Resources:

The UNFCCC website provides more information on BURs, including submission guidelines and resources for Non-Annex I Parties

Revision of the existing monitoring, reporting and verification (MRV) system in accordance with the Enhanced Transparency System (ETF) of the Paris Agreement

Under the Enhanced Transparency Framework of the Paris Agreement, Parties are obligated to submit biennial transparency reports (BTR) every two years, with the initial report due by 31 December 2024. As outlined in the modalities, procedures, and guidelines (MPGs) for this framework (as an annex to decision 18/CMA.1), BTRs encompass details on national inventory reports (NIR), progress towards Nationally Determined Contributions (NDCs), policies and actions taken, impacts and adaptations related to climate change, levels of financial and technological support, and capacity-building efforts, including identified needs and areas for enhancement. Small Islands Developing States (SIDS) and Least Developed Countries (LDCs) have the option to provide the information required for BTRs as they see fit.

2022 

National Development Strategy “European Moldova 2030”

The National Development Strategy “European Moldova 2030” (NDS) describes the short, medium and long-term strategic development vision of the country synchronizing the priorities, objectives, indicators and targets of international commitments taken by the Republic of Moldova, including the ones set in the 2030 Agenda for Sustainable Development, to the national context.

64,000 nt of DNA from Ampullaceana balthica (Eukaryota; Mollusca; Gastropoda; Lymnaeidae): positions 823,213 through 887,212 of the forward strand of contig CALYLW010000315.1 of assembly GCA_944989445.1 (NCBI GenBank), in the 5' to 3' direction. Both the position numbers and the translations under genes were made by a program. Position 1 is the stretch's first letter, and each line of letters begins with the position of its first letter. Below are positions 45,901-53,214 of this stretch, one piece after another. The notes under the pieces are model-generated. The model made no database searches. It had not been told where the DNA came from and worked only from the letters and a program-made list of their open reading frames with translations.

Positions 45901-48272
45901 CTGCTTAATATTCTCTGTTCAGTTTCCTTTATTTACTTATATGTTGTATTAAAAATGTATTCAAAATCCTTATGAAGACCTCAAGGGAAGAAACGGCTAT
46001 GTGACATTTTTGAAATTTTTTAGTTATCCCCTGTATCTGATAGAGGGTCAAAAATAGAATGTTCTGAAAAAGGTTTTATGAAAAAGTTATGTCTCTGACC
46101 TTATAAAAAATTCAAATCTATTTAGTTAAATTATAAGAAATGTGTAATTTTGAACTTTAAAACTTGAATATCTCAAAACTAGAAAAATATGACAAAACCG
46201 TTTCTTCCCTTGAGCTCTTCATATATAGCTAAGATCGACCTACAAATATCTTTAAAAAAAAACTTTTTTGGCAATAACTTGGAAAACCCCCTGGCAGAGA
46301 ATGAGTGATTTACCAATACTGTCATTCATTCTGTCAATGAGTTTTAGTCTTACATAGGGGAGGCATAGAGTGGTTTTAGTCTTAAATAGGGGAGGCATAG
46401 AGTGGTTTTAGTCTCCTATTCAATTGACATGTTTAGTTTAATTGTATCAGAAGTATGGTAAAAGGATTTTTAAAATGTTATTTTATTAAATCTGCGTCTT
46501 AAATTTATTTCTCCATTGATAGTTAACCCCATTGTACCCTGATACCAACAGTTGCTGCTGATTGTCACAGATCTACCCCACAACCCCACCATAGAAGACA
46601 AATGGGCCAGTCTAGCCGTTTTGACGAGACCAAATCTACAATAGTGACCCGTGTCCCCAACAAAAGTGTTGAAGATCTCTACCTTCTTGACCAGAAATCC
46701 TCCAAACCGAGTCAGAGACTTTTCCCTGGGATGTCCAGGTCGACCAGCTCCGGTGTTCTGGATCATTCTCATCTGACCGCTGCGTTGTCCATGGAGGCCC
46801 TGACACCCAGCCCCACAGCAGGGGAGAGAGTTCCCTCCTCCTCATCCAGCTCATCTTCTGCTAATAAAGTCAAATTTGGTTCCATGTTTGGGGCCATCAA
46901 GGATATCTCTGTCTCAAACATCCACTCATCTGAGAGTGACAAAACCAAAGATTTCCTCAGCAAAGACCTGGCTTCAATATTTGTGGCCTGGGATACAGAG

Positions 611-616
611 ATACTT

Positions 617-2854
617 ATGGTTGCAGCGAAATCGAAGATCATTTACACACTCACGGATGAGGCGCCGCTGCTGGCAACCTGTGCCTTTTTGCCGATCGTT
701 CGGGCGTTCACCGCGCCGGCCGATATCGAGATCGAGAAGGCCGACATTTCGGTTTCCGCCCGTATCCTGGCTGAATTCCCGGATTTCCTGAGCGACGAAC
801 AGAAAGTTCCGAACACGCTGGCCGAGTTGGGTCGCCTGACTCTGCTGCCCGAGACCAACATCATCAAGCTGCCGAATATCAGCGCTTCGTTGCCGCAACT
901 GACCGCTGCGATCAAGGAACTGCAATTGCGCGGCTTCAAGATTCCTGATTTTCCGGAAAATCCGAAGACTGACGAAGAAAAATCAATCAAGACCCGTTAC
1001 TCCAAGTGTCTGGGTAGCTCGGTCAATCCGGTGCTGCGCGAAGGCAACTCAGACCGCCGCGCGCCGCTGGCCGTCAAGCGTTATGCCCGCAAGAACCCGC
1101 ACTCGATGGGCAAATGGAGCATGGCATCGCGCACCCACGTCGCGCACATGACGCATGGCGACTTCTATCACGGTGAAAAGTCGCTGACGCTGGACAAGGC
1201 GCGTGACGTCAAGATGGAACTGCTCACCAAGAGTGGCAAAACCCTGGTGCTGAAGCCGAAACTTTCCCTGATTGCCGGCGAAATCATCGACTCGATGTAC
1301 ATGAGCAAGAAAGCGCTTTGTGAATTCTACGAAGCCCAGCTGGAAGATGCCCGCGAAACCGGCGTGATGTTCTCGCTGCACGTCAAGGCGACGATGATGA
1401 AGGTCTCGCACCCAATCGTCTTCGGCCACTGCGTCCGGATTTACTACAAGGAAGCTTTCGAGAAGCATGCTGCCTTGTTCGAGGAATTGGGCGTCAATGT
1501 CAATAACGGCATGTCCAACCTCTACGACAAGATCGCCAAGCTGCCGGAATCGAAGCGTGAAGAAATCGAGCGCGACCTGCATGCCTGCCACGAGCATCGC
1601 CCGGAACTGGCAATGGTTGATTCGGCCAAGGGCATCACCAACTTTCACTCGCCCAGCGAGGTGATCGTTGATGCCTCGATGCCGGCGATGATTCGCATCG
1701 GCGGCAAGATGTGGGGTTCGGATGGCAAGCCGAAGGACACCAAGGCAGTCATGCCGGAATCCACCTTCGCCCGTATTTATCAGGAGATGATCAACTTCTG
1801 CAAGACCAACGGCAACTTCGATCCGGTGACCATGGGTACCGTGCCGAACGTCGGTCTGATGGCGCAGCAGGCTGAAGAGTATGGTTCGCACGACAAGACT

Overall NDS goal 10. Ensuring a healthy and safe environment.

Goal 10.4 Active transition to a green and closed-loop economy In line with sustainable development commitments by 2030, the strategic goal of ensuring resilience to climate change by reducing the risks associated with climate change (SDG 13.1)

Moldova was granted EU candidate status

The European Council has decided to grant the status of candidate country to the Republic of Moldova. The European Commission is invited to report to the Council on the fulfilment of the conditions specified in the Commission’s opinions on the respective membership applications as part of its regular enlargement package. The Council will decide on further steps once all these conditions are fully met. The progress of the country towards the European Union will depend on its own merit in meeting the Copenhagen criteria, taking into consideration the EU’s capacity to absorb new members.

2023

The National Climate Change Adaptation Programme until 2030 and action plan for its implementation entered into force

By the Government decision No. 624 of 30.08.2023 the Low Emissions Development Program of the Republic of Moldova until 2030 and of the Action Plan for its implementation were approved.

Since 2013, the Republic of Moldova has joined the national Climate change Adaptation planning Process (hereinafter – NPA) in accordance with the Cancun Framework for Adaptation, approved at the 16th Conference of the Parties to the United Nations Framework Convention on Climate Change since 2010. The NPA is a long-term process aimed at achieving resilience to climate change for sustainable socio-economic development of the country. The NPA is aimed at creating a favorable environment for coordinated and effective adaptation actions by taking climate risks into account in the process of investment decision-making and business planning, while maintaining social and gender inclusiveness.

F-gases Law entered into force